From overly detailed instructions on what to wear, to resume services that seem free (until you need to print your file) there’s a lot of information out there about how to conduct your job search. We've compiled a simplified, condensed version of the most important advice, with practical instructions for getting your next job:
Where to look for jobs Online:
The internet is a great place to look for jobs. Many stores and businesses only advertise their job listings online, and you can get more reliable information from a company’s website than you can from an individual worker at the storefront who may not be aware of all current hiring needs.
Indeed.com: Indeed lets you search within a city for specific job titles, or for broad industry categories. The site crawls the entire web for job listings, so it’s a good one-stop shop. If you find a job you're interested in on Indeed, try searching the company website to see if it's listed there. Hiring managers will often give priority to applications that come through the company's own site before those that come through job search sites.
The “careers” page on a company website: Usually if you scroll down to the bottom of a company’s website, you’ll see a “careers” section. Some websites also have this section listed under “company” or “about us.” After clicking on that page, you can usually view all available jobs within the company, separated by location or department.
What you’ll need to apply for a job
A resume: Your resume should provide an overview of your relevant work experience, education, and any volunteer experience. It should be simple and easy to read.
A cover letter: Your cover letter should be 2-3 paragraphs that explain, in more detail, why you are a good fit for this particular job. This is where you can get slightly more personal and highlight what makes you uniquely qualified. Before writing your cover letter, read the job description and requirements. Try to focus on 2-4 of those items in your cover letter. For a job description that includes “meticulous cleaning,” you could describe the cleanliness standards you upheld during the two years you spent working as a housekeeper in a five-star hotel.
Writing your resume & cover letter: If you don’t have Microsoft Word, you can create a Gmail account and use Google Docs to write your resume. Google Docs offers most of the same formatting as word and also has resume templates you can use. It’s free to use, download, and print as often as you want. Most online resume-builder and template services will let you make an account and build a resume for free, but you won’t be able to download or print the resume without paying a fee. For your cover letter, you can write it letter-style in Google Docs, without a template. Here’s an easy cover letter guide with examples.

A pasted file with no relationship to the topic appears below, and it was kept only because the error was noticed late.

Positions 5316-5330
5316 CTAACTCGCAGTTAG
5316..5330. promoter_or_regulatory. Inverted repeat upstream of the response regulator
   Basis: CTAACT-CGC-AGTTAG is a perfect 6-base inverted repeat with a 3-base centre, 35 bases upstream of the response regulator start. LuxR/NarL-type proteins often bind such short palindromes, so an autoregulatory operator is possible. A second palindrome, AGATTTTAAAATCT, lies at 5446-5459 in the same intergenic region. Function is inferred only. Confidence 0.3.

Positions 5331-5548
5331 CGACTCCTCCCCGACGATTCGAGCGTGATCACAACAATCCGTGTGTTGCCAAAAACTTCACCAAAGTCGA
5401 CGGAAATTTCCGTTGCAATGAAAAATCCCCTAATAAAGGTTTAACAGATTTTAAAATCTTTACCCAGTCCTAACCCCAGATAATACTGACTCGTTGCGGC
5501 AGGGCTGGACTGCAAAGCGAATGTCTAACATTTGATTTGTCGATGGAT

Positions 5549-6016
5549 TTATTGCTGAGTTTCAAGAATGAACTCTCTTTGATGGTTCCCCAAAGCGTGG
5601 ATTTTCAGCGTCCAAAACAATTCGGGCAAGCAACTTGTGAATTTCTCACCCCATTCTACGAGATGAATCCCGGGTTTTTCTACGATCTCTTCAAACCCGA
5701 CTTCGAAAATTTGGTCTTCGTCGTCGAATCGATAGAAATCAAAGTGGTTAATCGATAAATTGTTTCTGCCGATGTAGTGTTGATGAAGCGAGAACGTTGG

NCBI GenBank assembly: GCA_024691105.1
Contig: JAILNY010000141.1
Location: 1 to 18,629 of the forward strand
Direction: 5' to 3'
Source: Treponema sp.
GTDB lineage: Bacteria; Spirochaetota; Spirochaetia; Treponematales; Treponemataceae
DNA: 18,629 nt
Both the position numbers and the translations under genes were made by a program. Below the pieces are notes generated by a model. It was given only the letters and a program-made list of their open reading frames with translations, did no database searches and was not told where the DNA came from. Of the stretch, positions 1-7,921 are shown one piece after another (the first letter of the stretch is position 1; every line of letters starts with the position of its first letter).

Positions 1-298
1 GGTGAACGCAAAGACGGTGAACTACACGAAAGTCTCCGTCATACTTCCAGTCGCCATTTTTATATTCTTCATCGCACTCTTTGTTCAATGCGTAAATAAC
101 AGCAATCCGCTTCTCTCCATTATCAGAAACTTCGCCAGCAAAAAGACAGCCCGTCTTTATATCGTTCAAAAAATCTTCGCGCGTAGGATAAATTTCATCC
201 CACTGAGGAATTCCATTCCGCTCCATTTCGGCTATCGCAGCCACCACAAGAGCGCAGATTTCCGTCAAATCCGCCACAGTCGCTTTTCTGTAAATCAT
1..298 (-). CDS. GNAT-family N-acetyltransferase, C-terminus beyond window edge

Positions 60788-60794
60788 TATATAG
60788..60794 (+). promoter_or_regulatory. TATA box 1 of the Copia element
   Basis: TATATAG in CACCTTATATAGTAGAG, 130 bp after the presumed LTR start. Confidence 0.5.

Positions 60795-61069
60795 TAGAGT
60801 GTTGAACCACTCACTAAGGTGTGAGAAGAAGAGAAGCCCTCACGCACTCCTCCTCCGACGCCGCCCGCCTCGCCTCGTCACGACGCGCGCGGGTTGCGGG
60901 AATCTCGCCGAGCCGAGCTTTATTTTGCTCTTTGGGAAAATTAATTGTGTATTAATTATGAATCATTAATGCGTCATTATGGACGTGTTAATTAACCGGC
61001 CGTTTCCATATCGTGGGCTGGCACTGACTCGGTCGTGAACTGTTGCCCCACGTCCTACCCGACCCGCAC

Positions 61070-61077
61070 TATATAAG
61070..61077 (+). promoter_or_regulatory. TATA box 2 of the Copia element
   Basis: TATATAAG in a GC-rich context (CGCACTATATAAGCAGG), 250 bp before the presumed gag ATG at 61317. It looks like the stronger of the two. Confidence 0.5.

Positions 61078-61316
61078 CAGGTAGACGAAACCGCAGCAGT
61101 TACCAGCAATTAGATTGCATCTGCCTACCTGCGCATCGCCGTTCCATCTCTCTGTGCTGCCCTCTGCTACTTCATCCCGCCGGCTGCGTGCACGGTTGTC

What to bring to your interview
Business attire: Slacks, a button-up shirt or nice blouse, and dress shoes or flats are always appropriate. Old Navy is a great place to buy inexpensive work pants and tops, and Target, Payless and Ross sell inexpensive work shoes. You can also look for these items at Goodwill, especially if you don’t want to spend a lot on something you’ll only wear to interviews.
Printed copy of resume and cover letter: Bring several of these to your interview, in case you are interviewed by more than one person. This makes you look professional and keeps your qualifications fresh in their mind. It also helps to have one in front of you while you’re speaking so you don’t forget to mention your best selling points. Bring them in a folder to keep them organized and prevent any wrinkling on the way to the interview.
After the interview
Follow up: Send an email or deliver a hand-written thank you note, if possible. Send a separate one for each person who interviewed you. Let the person who interviewed you know you appreciate their time and that you look forward to talking with them soon. This may seem unnecessary, but many companies disqualify job candidates who don't take the time to send a follow-up after the interview.
What to do when you get hired
Direct deposit: During your onboarding process, your manager may ask for your direct deposit information. With your SOLE Paycard, you can have direct deposit at any job. Give your manager your card’s routing number and account number to sign up for direct deposit at your next job. Here’s how to find your routing number and account number.